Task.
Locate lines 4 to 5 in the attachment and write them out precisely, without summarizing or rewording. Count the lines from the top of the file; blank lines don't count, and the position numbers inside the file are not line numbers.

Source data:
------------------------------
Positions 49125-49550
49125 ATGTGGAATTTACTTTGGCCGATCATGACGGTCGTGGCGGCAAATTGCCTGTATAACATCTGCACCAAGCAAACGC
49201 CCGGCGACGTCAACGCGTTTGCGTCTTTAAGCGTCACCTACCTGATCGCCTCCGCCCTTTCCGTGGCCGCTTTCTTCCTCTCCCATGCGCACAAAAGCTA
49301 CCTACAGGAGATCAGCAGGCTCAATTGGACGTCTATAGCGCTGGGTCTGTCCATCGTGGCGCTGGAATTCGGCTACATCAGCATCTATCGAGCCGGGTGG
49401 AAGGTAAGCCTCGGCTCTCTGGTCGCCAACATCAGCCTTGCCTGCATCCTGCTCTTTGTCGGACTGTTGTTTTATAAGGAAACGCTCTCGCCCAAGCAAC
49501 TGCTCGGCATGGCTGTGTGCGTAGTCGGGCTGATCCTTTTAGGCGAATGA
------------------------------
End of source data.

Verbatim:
49301 CCTACAGGAGATCAGCAGGCTCAATTGGACGTCTATAGCGCTGGGTCTGTCCATCGTGGCGCTGGAATTCGGCTACATCAGCATCTATCGAGCCGGGTGG
49401 AAGGTAAGCCTCGGCTCTCTGGTCGCCAACATCAGCCTTGCCTGCATCCTGCTCTTTGTCGGACTGTTGTTTTATAAGGAAACGCTCTCGCCCAAGCAAC